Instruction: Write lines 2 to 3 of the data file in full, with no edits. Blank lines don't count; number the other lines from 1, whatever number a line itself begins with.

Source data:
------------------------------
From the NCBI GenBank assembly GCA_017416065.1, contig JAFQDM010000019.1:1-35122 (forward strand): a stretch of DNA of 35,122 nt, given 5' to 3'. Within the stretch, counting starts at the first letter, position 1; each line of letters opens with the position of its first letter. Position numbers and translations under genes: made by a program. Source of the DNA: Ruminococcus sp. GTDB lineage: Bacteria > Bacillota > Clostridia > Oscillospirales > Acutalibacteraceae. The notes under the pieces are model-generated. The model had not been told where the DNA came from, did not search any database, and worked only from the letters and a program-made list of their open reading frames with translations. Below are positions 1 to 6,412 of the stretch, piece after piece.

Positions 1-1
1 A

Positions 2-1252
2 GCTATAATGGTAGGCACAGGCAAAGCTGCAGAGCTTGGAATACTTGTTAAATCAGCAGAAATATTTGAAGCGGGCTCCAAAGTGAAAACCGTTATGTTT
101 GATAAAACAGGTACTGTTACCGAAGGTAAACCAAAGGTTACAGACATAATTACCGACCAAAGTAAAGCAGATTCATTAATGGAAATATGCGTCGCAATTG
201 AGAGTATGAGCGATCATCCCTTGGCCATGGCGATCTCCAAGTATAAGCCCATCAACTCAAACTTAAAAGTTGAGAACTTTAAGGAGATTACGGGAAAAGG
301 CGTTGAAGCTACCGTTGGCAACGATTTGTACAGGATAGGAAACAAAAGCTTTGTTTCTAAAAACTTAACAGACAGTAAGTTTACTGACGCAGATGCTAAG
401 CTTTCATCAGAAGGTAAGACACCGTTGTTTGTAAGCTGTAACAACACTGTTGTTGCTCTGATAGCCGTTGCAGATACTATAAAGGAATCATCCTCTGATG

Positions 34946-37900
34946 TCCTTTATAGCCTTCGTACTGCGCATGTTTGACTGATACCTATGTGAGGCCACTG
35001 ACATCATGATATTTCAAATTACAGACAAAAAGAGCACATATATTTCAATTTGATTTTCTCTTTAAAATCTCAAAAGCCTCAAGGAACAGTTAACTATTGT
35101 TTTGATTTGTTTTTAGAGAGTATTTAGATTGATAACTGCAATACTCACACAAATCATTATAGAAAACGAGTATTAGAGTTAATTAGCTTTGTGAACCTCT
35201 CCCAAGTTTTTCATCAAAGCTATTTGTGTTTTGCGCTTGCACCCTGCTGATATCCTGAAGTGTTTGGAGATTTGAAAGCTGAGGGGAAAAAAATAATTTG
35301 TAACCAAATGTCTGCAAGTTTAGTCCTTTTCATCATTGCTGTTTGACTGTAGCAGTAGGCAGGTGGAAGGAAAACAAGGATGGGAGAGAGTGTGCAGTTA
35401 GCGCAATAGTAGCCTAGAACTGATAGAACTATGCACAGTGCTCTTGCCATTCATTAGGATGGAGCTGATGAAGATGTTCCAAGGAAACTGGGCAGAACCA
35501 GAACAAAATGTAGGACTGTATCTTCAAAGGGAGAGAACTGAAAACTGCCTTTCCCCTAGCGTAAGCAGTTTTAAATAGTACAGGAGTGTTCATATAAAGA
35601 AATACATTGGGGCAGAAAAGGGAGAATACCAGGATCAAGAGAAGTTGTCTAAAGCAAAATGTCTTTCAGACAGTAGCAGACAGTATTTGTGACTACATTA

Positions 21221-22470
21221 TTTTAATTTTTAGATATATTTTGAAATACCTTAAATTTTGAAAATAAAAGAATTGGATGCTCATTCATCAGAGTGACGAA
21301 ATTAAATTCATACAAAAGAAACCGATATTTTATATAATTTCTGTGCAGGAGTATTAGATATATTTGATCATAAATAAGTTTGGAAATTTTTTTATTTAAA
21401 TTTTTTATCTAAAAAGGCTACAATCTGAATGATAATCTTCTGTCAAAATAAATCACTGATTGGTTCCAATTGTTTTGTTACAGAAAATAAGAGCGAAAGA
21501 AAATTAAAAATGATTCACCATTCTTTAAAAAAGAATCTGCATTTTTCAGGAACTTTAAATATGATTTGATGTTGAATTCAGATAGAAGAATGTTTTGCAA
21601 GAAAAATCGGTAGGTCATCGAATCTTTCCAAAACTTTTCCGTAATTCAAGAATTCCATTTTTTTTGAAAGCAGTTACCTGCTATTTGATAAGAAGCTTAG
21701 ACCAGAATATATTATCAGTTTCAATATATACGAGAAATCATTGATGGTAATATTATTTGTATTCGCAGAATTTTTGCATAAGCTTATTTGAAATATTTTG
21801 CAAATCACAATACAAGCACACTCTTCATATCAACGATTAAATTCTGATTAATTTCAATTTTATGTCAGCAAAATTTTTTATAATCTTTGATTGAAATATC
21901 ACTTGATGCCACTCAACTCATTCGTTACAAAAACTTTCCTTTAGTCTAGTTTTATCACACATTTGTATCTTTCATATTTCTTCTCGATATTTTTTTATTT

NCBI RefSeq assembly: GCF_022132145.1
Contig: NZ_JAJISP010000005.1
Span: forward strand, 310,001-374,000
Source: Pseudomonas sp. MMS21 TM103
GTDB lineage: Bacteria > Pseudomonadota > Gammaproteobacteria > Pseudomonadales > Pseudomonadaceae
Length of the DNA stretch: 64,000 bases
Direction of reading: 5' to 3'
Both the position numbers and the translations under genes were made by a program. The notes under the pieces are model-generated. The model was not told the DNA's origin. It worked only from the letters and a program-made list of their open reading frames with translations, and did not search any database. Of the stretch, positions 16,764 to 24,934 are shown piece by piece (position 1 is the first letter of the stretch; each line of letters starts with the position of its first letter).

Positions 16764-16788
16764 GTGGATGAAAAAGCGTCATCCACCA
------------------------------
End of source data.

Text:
Positions 1-1
1 A